Best-selling journalist Antony Loewenstein trav­els across Afghanistan, Pakistan, Haiti, Papua New Guinea, the United States, Britain, Greece, and Australia to witness the reality of disaster capitalism. He discovers how companies such as G4S, Serco, and Halliburton cash in on or­ganized misery in a hidden world of privatized detention centers, militarized private security, aid profiteering, and destructive mining.

Disaster has become big business. Talking to immigrants stuck in limbo in Britain or visiting immigration centers in America, Loewenstein maps the secret networks formed to help cor­porations bleed what profits they can from economic crisis. He debates with Western contractors in Afghanistan, meets the locals in post-earthquake Haiti, and in Greece finds a country at the mercy of vulture profiteers. In Papua New Guinea, he sees a local commu­nity forced to rebel against predatory resource companies and NGOs.

What emerges through Loewenstein’s re­porting is a dark history of multinational corpo­rations that, with the aid of media and political elites, have grown more powerful than national governments. In the twenty-first century, the vulnerable have become the world’s most valu­able commodity. Disaster Capitalism is published by Verso in 2015 and in paperback in January 2017.

Profits_of_doom_cover_350Vulture capitalism has seen the corporation become more powerful than the state, and yet its work is often done by stealth, supported by political and media elites. The result is privatised wars and outsourced detention centres, mining companies pillaging precious land in developing countries and struggling nations invaded by NGOs and the corporate dollar. Best-selling journalist Antony Loewenstein travels to Afghanistan, Pakistan, Haiti, Papua New Guinea and across Australia to witness the reality of this largely hidden world of privatised detention centres, outsourced aid, destructive resource wars and militarized private security. Who is involved and why? Can it be stopped? What are the alternatives in a globalised world? Profits of Doom, published in 2013 and released in an updated edition in 2014, challenges the fundamentals of our unsustainable way of life and the money-making imperatives driving it. It is released in an updated edition in 2014.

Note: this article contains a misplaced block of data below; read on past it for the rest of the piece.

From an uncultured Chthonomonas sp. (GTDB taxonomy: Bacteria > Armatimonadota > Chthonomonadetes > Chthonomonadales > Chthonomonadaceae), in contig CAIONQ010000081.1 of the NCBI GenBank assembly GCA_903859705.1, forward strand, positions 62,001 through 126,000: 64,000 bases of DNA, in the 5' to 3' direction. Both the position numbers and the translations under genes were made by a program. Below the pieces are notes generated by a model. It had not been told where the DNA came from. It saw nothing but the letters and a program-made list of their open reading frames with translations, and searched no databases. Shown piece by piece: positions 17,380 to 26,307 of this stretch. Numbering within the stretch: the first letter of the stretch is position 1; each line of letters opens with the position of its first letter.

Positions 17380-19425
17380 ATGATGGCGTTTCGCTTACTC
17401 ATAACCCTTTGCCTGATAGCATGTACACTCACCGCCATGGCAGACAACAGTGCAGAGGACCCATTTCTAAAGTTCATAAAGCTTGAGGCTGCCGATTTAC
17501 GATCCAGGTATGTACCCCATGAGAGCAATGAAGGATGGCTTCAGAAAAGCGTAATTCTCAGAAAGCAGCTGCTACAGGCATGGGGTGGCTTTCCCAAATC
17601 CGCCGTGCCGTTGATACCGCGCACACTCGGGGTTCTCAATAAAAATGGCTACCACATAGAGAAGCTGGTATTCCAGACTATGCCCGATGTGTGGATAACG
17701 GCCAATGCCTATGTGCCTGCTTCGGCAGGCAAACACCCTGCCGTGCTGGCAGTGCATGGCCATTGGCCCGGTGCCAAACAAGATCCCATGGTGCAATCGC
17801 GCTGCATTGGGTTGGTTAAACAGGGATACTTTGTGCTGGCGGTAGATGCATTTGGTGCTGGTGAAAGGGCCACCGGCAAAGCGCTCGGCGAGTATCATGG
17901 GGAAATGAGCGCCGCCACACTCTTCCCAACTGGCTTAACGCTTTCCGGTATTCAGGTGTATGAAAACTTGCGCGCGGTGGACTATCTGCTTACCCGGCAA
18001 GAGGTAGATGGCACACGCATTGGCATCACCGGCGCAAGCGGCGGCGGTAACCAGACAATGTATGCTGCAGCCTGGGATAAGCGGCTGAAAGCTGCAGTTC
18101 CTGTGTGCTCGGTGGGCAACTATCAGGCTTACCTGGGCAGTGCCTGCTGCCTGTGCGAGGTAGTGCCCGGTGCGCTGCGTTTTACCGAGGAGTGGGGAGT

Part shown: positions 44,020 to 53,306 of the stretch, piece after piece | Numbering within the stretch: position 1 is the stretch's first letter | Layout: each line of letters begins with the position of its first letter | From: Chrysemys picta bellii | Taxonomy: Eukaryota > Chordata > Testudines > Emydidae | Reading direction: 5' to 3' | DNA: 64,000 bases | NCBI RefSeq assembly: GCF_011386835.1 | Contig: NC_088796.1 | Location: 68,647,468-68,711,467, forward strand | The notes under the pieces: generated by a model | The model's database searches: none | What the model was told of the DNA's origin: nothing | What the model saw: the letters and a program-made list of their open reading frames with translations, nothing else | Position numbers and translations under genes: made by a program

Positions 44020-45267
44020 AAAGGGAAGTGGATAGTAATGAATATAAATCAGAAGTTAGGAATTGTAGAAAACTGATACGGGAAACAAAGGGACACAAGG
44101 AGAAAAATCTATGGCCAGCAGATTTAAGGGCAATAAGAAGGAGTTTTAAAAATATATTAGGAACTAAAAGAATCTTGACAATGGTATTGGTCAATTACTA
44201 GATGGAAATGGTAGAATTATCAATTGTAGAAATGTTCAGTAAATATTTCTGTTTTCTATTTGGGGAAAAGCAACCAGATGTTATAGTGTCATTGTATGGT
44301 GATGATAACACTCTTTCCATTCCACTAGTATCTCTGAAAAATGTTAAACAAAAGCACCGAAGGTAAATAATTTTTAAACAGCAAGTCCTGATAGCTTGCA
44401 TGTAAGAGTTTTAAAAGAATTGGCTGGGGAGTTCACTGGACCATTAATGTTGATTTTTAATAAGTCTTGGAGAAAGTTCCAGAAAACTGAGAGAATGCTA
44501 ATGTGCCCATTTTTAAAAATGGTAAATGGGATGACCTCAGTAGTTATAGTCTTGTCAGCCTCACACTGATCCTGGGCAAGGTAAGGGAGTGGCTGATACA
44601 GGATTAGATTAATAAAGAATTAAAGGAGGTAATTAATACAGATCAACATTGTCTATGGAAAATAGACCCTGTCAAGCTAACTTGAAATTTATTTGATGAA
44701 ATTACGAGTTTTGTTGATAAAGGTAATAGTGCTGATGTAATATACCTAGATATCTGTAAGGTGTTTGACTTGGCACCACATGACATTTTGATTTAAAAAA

forgodssakecover Four Australian thinkers come together to ask and answer the big questions, such as: What is the nature of the universe? Doesn't religion cause most of the conflict in the world? And Where do we find hope?   We are introduced to different belief systems – Judaism, Christianity, Islam – and to the argument that atheism, like organised religion, has its own compelling logic. And we gain insight into the life events that led each author to their current position.   Jane Caro flirted briefly with spiritual belief, inspired by 19th century literary heroines such as Elizabeth Gaskell and the Bronte sisters. Antony Loewenstein is proudly culturally, yet unconventionally, Jewish. Simon Smart is firmly and resolutely a Christian, but one who has had some of his most profound spiritual moments while surfing. Rachel Woodlock grew up in the alternative embrace of Baha'i belief but became entranced by its older parent religion, Islam.   Provocative, informative and passionately argued, For God's Sakepublished in 2013, encourages us to accept religious differences, but to also challenge more vigorously the beliefs that create discord.